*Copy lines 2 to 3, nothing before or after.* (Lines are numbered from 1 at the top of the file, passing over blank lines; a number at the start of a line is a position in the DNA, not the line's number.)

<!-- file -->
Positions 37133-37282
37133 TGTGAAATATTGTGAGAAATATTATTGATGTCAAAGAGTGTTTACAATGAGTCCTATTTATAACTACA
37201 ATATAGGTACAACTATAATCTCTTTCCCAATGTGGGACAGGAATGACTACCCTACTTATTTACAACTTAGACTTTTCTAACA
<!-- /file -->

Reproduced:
37133 TGTGAAATATTGTGAGAAATATTATTGATGTCAAAGAGTGTTTACAATGAGTCCTATTTATAACTACA
37201 ATATAGGTACAACTATAATCTCTTTCCCAATGTGGGACAGGAATGACTACCCTACTTATTTACAACTTAGACTTTTCTAACA